Future products include the K7 multi-terrain security robot, and a 4th-generation K5 robot. The company intends to ship both of these products in 2019.
William is a seasoned entrepreneur with extensive experience in building machines.
Prior to starting the company, he was Chairman and CEO of Carbon Motors Corporation, an automotive company that developed the first purpose-built police car.
Before that, he was President and CEO of two manufacturing companies, Build-to-Order, Inc. and Model E Corporation.
William founded GreenLeaf, which became the second largest automotive recycling company in the U.S. The company reached $150 million in sales, and was acquired by LKQ Corporation (NASDAQ: LKQ).
Notably, he spent nine years with Ford (NYSE: F), serving as a body engineering supervisor, and later, Director of Mergers & Acquisitions.
He earned a Bachelor’s degree in Electrical Engineering from Carnegie Mellon and an MBA from the University of Detroit.
Mercedes has more than 15 years of experience in fields including Artificial Intelligence and machine learning.
She began her career with Gibson Musical Instruments, serving as a software developer and software development manager. From there, she spent five years as a senior software developer with Leadmark, a supplier relations management company.
For eight years, she worked for Deloitte, a professional services company, serving as a project manager and software development manager. Later in her career, she was an executive advisor for TechWomen, an initiative of the U.S. State Department that mentors female entrepreneurs from the Middle East, Asia, and Africa.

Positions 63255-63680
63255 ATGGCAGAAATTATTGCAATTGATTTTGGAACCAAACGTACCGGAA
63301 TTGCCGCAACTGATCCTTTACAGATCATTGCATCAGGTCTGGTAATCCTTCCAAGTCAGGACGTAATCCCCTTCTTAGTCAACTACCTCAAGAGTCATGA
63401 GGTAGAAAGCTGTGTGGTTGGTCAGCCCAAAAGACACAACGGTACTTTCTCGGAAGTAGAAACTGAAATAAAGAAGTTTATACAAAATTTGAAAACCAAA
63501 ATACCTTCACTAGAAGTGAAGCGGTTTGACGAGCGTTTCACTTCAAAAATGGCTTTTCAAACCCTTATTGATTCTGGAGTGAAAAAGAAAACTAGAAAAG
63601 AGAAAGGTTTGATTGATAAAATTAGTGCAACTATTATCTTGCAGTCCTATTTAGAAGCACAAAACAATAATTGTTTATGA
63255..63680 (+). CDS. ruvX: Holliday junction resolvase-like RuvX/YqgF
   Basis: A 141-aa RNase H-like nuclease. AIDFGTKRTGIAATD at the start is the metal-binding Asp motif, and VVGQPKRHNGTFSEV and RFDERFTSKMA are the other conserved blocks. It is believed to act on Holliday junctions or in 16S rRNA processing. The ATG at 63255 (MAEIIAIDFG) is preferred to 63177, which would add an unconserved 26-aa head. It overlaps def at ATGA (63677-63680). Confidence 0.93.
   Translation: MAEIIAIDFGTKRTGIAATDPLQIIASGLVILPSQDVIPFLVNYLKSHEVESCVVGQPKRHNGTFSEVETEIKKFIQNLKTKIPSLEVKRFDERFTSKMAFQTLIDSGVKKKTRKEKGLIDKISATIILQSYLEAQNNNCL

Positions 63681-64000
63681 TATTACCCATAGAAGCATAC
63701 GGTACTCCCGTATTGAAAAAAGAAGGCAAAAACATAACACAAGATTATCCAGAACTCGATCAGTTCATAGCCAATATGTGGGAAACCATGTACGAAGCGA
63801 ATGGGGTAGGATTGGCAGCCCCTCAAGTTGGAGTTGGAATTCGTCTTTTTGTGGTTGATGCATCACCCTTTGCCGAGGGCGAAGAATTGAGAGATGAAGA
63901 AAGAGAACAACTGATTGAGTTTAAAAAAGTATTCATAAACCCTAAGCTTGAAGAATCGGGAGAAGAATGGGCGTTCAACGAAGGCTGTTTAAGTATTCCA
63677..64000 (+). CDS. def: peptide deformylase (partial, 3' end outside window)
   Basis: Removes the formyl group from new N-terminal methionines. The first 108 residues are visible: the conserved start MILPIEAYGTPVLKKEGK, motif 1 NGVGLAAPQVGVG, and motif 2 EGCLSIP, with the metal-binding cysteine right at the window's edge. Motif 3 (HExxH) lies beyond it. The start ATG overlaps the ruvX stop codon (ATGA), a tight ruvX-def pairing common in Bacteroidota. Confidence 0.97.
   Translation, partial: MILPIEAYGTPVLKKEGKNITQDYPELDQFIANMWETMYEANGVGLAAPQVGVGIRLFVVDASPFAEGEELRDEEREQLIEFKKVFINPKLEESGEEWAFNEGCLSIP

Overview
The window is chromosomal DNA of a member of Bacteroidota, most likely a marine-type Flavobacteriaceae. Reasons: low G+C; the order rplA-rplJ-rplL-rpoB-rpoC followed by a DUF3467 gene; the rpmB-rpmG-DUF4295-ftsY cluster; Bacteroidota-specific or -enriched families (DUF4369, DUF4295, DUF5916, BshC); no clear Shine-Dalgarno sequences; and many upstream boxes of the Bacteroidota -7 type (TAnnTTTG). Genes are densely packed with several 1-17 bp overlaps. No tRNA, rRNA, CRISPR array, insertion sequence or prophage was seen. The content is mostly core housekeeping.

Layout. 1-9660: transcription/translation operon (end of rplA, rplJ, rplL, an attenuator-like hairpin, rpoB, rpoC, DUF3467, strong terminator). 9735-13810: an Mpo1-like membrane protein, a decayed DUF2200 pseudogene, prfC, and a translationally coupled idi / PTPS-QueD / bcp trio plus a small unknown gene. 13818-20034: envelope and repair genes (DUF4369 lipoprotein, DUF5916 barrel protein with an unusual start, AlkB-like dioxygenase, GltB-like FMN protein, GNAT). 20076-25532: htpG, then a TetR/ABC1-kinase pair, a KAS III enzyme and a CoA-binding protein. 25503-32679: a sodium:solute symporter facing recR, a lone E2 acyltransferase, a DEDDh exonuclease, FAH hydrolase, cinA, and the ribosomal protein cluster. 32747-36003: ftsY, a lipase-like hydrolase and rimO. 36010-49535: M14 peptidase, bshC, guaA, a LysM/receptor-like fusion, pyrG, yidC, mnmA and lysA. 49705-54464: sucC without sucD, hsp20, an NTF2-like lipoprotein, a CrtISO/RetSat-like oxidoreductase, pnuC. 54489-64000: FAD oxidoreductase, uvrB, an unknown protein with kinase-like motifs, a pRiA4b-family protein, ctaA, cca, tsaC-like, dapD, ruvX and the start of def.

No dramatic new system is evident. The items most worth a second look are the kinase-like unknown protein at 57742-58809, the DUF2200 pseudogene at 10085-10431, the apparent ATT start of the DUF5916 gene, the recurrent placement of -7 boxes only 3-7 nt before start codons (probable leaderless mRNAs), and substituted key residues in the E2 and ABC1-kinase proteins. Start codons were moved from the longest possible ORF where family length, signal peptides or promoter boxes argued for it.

Mercedes has received the GHC 17 Leadership Award for Women in Technology, and the Silicon Valley Business Journal’s 2017 Woman of Influence Award.
She earned a Bachelor’s degree in Computer Science from Middle Tennessee State University, and an MBA from Emory University.
Before his time with Knightscope, Stacy spent more than 10 years as Vice President and Chief Marketing Officer at Carbon Motors Corporation, where he worked with CEO William Li.
Before that, he was a police officer with the Coppell Police Department in Coppell, Texas, a suburb of Dallas.
He was named to Government Technology Magazine’s list of “Top 25 Doers, Dreamers & Drivers” for his commitment to advancing law enforcement technology.
Stacy studied at Tarrant County College and the University of Texas at Arlington.
Aaron has 20+ years of experience in product and industrial design.
He previously owned Lehnhardt Creative, his own company focused on design, 3D modeling, and visualization for automotive projects.
For seven years, he was Chief Designer for Calmotors, a company designing 3D models of various projects including electric and hybrid vehicles.
Aaron spent six years as a senior designer with Ford, and taught 3D design as an instructor at the College for Creative Studies, where he earned a Bachelor’s degree in Automotive Design.
Marina has 15 years of financial leadership experience in both the public and private markets.
Before her time at Knightscope, she was Chief Financial Officer at Cloudmark, a computer software company that was acquired by Proofpoint (NASDAQ: PFPT), a cybersecurity company.
Prior to that, she was Director of Finance for Openwave Systems, a software company acquired by a private equity firm in 2012.
For six years, Marina was a senior manager at Ernst & Young, a professional services company. She also spent a year as an auditor for Shimon Dill & Co., a public accounting business.
She earned a Bachelor’s degree in Accounting and Economics from the Hebrew University of Jerusalem, and an MBA from University of California, Berkeley.